Endometriosis in Peritoneal Washings A Potential Diagnostic Pitfall in a Patient with Known Endometrial AdenocarcinomaCheng XM*, Selvarajan S and Mantoo S
Department of Pathology, Singapore General Hospital , Level 10, The Academia, 20 College Road 169856, Singapore
- *Corresponding Author:
- Cheng XM
Department of Pathology
Singapore General Hospital
Level 10, The Academia
20 College Road, Singapore 169856
Received Date: Feb 03, 2016; Accepted date: Feb 15, 2016; Published Date: Feb 17, 2016
Citation: Cheng XM, Selvarajan S, Mantoo S (2016) Endometriosis in Peritoneal Washings–A Potential Diagnostic Pitfall in a Patient with KnownEndometrial Adenocarcinoma. J Cytol Histol S5:008. doi:10.4172/2157-7099.S5-008
Copyright: © 2016 Cheng XM, et al. This is an open-access article distributed under the terms of the Creative Commons Attribution License, which permits unrestricted use, distribution, and reproduction in any medium, provided the original author and source are credited.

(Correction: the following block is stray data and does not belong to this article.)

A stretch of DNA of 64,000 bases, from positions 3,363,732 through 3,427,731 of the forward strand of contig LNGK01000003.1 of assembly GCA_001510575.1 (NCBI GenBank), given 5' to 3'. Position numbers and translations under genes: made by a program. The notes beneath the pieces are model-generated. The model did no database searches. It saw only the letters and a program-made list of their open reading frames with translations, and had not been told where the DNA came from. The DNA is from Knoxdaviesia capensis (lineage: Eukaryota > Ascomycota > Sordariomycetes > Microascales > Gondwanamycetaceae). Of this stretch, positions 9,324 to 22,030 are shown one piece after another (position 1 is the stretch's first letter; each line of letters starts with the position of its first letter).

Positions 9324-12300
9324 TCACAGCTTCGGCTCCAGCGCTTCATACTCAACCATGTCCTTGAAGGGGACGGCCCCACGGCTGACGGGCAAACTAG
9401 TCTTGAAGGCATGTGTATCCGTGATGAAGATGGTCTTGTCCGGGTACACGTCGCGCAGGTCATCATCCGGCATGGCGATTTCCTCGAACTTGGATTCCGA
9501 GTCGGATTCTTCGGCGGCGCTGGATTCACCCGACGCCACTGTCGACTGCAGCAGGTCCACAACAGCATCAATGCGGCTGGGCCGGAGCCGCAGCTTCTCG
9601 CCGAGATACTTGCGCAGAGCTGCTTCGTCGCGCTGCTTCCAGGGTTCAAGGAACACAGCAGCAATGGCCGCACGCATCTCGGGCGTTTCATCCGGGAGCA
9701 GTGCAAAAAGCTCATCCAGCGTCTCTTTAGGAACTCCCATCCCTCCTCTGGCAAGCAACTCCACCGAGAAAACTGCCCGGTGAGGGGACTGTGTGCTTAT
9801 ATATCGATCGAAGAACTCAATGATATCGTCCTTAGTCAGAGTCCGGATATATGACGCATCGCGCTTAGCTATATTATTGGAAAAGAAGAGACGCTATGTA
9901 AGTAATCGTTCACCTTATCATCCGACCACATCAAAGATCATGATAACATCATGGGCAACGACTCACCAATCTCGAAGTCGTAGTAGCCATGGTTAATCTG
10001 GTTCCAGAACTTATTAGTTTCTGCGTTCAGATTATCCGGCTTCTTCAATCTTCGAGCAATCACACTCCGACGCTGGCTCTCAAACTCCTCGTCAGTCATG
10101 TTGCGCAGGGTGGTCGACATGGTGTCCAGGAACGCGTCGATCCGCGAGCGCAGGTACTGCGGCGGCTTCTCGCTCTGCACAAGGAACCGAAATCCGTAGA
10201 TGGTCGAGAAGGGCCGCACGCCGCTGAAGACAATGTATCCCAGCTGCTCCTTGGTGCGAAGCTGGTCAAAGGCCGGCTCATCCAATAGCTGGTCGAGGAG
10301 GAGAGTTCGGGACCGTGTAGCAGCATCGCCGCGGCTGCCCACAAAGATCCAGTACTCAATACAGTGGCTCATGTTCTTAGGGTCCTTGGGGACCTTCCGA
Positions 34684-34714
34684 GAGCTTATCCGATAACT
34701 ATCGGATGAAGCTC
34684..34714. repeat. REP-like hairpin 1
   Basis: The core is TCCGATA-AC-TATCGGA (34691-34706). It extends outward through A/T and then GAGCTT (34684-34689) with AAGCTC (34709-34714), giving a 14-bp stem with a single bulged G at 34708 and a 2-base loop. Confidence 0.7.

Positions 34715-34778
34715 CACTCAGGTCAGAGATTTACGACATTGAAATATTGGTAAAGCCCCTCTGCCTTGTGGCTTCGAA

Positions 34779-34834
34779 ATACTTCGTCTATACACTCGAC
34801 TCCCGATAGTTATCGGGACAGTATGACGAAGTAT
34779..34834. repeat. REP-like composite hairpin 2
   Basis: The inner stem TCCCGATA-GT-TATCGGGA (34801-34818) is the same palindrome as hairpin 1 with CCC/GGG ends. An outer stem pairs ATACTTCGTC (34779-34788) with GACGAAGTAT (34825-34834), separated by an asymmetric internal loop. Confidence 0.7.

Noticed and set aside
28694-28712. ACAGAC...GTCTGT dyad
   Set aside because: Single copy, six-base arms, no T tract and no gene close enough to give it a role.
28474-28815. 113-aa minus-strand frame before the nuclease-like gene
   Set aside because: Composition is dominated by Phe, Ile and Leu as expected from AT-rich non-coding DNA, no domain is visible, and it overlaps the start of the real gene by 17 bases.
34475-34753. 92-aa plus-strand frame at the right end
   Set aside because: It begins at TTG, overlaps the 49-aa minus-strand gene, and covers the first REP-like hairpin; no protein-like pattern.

Endometriosis is characterized by the presence of ectopic endometrial tissue outside the uterus, and is an uncommon benign finding in peritoneal washing cytology. Diagnosis of this process is challenging, especially in the context of a known endometrial malignancy, where the presence or absence of peritoneal involvement is believed to have prognostic implications. In such cases, it is important to accurately distinguish between endometriosis and welldifferentiated metastatic malignancy. We discuss the case of a 68-year old woman who underwent staging surgery, including peritoneal washing cytology, for biopsy-proven endometrioid adenocarcinoma of the endometrium. Peritoneal washing cytology showed hallmark features of endometriosis, namely occasional ball-like clusters lined by columnar cells and containing central endometrial stromal-like cells, on a background of blood and haemosiderophages. Positive CD10 immunocytochemistry confirmed the presence of endometrial stroma. These findings, when taken together with cytological features and lack of significant cytologic atypia, further supported a diagnosis of endometriosis. Review of histopathology slides from the THBSO specimen confirmed the presence of ovarian and cervical endometriosis. In conclusion, distinguishing between endometriosis and endometrial adenocarcinoma in peritoneal washing cytology requires a combination of identification of salient cytological features and correlation with clinical information and histopathological findings.